ROCKINGHAM — All but one member of North Carolina’s Republican congressional delegation is calling for Gov. Roy Cooper’s request to expand Medicaid to be denied.
U.S. Reps. Richard Hudson, R-Concord, and Robert Pittenger, R-Charlotte, sent a letter Monday to Andrew Slavitt, acting administrator of the Centers for Medicare and Medicaid Services, saying the former state attorney general is violating several state laws and the state constitution by issuing the request.
Cooper announced in a statement Friday that he would seek “federal approval that would allow the state to cover more uninsured North Carolinians through Medicaid.
According to the governor’s office, if the change is approved, if local matching funds can be secured and if state eligibility requirements are changed, than more than half a million residents of the Tar Heel State could “receive health care beginning in January 2018.”
“This is North Carolina common sense,” Cooper said in a statement. “We can receive between $3 billion and $4 billion to pay for care that hospitals and other providers now give away.”
He added that the expansion would create jobs, bolster hospitals and work toward stable insurance premiums.
The congressmen point out that the authority to make such a request lies with the General Assembly, not the governor, as well as all matters dealing with taxation an appropriation of funds.
“Any Governor of North Carolina does not have the legal authority to submit a Medicaid expansion plan to CMS,” the joint letter concludes. “Such actions would commit the state to approximately $600 million in new spending each year. It is unfortunate that one of Mr. Cooper’s first actions as Governor is to directly go against the same state law and Constitution he swore to uphold. It is for these reasons that we urge CMS to reject Governor Cooper’s proposal.”
The congressional letter is similar to one sent Jan. 4 by state House Speaker Tim Moore, R-Cleveland, and Senate Leader Phil Berger, R-Rockingham.
“In his first days in office, Gov. Cooper is misleading North Carolinians and threatening to overstep the clear bounds of our state’s Constitution,” Hudson, who formerly represented Richmond and Anson counties, said in a statement. “Governor Cooper doesn’t have the authority to unilaterally make these changes — plain and simple. I’m proud to lead a letter to stop this unlawful proposal and save North Carolinians’ hard-earned tax dollars.”
Pittenger — who currently represents Richmond and Anson counties after congressional maps were redrawn last year — said that approving Cooper’s proposal after President-elect Donald Trump ran and won on a platform of repealing and replacing Obamacare would be “a slap in the face to North Carolina voters.”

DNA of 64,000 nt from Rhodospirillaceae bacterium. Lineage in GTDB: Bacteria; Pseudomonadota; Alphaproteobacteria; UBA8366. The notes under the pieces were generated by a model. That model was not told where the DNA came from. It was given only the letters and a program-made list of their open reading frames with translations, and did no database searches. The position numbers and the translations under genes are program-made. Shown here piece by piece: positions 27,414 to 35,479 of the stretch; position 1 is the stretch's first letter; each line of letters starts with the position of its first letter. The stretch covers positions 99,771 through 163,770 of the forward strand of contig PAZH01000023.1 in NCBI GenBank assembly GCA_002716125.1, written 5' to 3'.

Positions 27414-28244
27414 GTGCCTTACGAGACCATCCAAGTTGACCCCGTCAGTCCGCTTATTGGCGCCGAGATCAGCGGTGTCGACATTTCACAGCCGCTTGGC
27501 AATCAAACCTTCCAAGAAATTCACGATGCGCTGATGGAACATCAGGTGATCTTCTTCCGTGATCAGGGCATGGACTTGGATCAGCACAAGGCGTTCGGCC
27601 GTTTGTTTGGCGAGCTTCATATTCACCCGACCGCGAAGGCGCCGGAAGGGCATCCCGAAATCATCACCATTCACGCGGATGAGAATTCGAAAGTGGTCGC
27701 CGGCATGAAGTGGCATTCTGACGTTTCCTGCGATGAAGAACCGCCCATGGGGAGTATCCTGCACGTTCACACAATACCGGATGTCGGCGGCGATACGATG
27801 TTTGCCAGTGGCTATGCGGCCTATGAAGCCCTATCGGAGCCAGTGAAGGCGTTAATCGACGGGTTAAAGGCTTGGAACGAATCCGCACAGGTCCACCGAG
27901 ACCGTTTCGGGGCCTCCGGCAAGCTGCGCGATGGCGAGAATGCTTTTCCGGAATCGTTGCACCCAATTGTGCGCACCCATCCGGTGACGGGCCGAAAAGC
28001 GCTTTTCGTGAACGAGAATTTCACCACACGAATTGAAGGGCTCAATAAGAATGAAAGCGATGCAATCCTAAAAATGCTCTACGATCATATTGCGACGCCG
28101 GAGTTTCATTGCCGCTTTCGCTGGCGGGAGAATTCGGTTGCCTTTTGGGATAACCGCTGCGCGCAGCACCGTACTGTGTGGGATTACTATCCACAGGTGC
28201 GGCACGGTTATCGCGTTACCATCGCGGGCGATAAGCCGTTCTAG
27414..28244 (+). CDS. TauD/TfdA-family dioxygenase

“Expanding a failed program on the eve of President-elect Trump and Congressional Republicans enacting the agenda favored by voters would only further frustrate patients who have clearly rejected President Obama’s health care takeover,” he continued.
Aside from Hudson and Pittenger, seven other Republican representatives signed the letter: Ted Budd, George Holding, Mark Meadows, Virginia Foxx, Patrick McHenry, David Ronzer and Mark Walker.
The only Republican who didn’t sign was Rep. Walter Jones.
“The decision on whether to pursue Medicaid expansion in North Carolina is a state matter,” he said in a statement to the Daily Journal Monday. It is that reason, according to his office, Jones refrained from signing the letter.
Rep. G.K. Butterfield, D-Wilson, says it is “irresponsible” for his fellow representatives to stand in the way of North Carolinians getting “access to the most basic health care.”
I think this is a reckless and irresponsible move and North Carolinians deserve better than for my Republican colleagues to play politics with their constituents’ health care,” he told the Daily Journal. “It’s unfortunate that the members who seek to block Medicaid expansion are also working to take away affordable health care for the millions of Americans that are currently benefiting from the Affordable Care Act.”
Cooper’s office says the state law referenced by GOP legislators does not apply to his draft plan.
“Right now, North Carolina tax dollars are going to Washington, where they are being redistributed to states that have expanded Medicaid,” Cooper said in the Jan. 6 statement.
To date, according to Cooper’s office, 31 states and the District of Columbia have expanded coverage through Medicaid with those states receiving more than $70 billion in federal funds in 2016.
“Why should North Carolinians pay for Medicaid expansion in states like New Jersey, Ohio and Indiana when we don’t even expand it to our own people?” the governor asked.
The state will accept comments for 10 days on North Carolina’s notice of intent to amend its Medicaid plan, according to the Cooper administration, which will then file a state plan amendment with CMS.
Reach William R. Toler at 910-817-2675 and follow him on Twitter @William_r_toler.